Germany Advises Gay Jabs After Ordering Monkeypox Vaccines
By Stefan J. Bos, Chief International Correspondent Worthy News
BERLIN (Worthy News) – Germany’s vaccine advisory committee wants gay men with multiple male partners and other “at risk” adults to receive monkeypox jabs after authorities ordered 40,000 doses of the Bavarian Nordic vaccine.
The committee known as STIKO said besides sexually active gay men, authorities should also recommend the vaccine to infectious disease lab workers.
They are among the main groups of people over 18 years old who the committee advises vaccinating soon amid spreading cases of the disease in Germany, Europe’s largest economy.
German Health Minister Karl Lauterbach suggested that current measures such as an isolation period of at least 21 days recommended for infected people may not be enough.
“If infections spread further, we will want to be prepared for possible ring vaccinations that are not yet recommended at this point but might become necessary,” Lauterbach stressed.
He referred to the strategy of vaccinating contacts of an infected person. However, STIKO made clear that Germany, like other countries, may soon see another wave of jabs in a population still recovering from recent COVID-19 pandemic measures such as forced vaccinations in several cases.
HUNDREDS OF CASES
The World Health Organization (WHO) says it has registered more than 250 confirmed and suspected monkeypox infections, including in Germany. It cautioned that the geographic spread is unusual for the disease, which is endemic in parts of west and central Africa but rare elsewhere.
Many but not all of the cases have been reported in men who have sex with men, with the WHO watching sexual transmission in particular.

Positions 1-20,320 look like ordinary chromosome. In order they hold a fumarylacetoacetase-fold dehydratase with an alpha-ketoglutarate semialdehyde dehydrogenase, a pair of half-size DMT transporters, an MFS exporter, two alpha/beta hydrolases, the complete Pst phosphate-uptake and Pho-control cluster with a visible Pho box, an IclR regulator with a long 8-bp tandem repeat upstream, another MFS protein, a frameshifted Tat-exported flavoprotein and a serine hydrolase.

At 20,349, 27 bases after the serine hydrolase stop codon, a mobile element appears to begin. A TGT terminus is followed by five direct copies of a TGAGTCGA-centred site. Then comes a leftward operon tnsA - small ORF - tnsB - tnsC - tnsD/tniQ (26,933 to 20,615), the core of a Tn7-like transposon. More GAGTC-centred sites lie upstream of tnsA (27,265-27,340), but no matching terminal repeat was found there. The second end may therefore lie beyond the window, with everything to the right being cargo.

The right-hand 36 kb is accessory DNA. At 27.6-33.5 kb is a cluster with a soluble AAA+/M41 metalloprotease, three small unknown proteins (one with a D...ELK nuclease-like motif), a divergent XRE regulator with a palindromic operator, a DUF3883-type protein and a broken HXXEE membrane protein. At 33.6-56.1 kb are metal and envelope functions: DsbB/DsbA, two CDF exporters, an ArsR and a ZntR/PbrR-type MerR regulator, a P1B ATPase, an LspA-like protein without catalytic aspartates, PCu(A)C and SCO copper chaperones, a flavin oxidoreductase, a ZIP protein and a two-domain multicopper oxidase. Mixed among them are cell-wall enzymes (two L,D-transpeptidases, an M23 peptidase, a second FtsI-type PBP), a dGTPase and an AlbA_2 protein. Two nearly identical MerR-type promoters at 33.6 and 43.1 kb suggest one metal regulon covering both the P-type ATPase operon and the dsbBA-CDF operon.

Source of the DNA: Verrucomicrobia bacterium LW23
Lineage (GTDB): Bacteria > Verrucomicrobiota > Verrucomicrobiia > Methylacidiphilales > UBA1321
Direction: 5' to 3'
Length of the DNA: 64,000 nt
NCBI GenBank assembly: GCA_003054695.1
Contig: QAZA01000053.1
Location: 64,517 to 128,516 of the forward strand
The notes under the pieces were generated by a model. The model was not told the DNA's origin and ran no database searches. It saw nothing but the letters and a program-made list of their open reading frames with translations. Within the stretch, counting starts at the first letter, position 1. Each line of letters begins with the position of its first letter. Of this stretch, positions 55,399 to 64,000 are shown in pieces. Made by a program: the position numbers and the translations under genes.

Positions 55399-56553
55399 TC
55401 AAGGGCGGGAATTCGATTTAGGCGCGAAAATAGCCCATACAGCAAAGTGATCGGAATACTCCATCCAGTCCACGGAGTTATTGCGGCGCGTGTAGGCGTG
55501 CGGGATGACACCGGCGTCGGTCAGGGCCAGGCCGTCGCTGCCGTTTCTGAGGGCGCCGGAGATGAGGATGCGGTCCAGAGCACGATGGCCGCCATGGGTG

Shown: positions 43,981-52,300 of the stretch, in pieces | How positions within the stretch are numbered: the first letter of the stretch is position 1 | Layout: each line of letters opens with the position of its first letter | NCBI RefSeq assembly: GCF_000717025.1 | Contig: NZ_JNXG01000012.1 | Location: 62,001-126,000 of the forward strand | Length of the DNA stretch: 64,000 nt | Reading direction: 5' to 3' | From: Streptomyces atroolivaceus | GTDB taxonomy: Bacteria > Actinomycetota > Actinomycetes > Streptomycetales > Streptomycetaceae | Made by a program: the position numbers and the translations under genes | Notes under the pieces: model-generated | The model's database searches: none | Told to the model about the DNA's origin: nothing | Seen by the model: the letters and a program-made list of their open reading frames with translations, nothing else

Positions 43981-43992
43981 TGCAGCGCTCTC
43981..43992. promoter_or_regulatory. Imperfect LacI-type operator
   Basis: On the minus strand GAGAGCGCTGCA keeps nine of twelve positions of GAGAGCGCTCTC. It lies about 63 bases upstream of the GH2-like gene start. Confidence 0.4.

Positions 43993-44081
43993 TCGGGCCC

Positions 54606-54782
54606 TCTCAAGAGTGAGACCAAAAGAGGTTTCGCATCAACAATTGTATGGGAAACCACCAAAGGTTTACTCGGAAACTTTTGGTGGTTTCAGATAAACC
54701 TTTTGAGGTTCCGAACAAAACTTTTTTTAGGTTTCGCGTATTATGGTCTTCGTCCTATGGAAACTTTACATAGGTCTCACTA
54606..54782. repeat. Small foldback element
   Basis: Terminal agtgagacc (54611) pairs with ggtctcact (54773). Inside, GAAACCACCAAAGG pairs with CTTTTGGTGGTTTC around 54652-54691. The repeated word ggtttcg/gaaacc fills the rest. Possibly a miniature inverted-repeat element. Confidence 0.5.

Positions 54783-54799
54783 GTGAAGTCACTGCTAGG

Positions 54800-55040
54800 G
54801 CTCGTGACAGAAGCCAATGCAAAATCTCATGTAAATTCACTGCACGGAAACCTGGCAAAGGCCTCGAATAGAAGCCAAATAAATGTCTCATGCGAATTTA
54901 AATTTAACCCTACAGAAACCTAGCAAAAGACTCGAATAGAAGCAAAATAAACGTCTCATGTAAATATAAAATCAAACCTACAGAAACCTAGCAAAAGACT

U.S. health officials said there are more than 1,000 doses of the Bavarian Nordic vaccine in the national stockpile and they expect that level to increase very quickly in the coming weeks.
The vaccine is branded Jynneos in the United States, where it is approved against smallpox and monkeypox.
It is also allowed for smallpox in Europe, where it is called Imvanex, but has been provided for off-label use in response to monkeypox cases.
The Danish company has said it secured a contract with an undisclosed European country to supply Imvanex in response to new cases of monkeypox.
Most monkeypox patients experience only fever, body aches, chills, and fatigue. People with more severe illness may develop a rash and lesions on the face and hands that can spread to other body parts.
Most infected persons recover within about two to four weeks without needing hospitalization.
Yet monkeypox can be fatal for up to 6 percent of cases and is thought to be more severe in children, experts say.
Monkeypox is a virus that originates in wild animals like rodents and primates and occasionally jumps to people. It belongs to the same virus family as smallpox.
Most human cases have been in parts of Africa, and outbreaks have been relatively limited.
The first known human infection was in 1970 in a young boy in a remote part of Congo.
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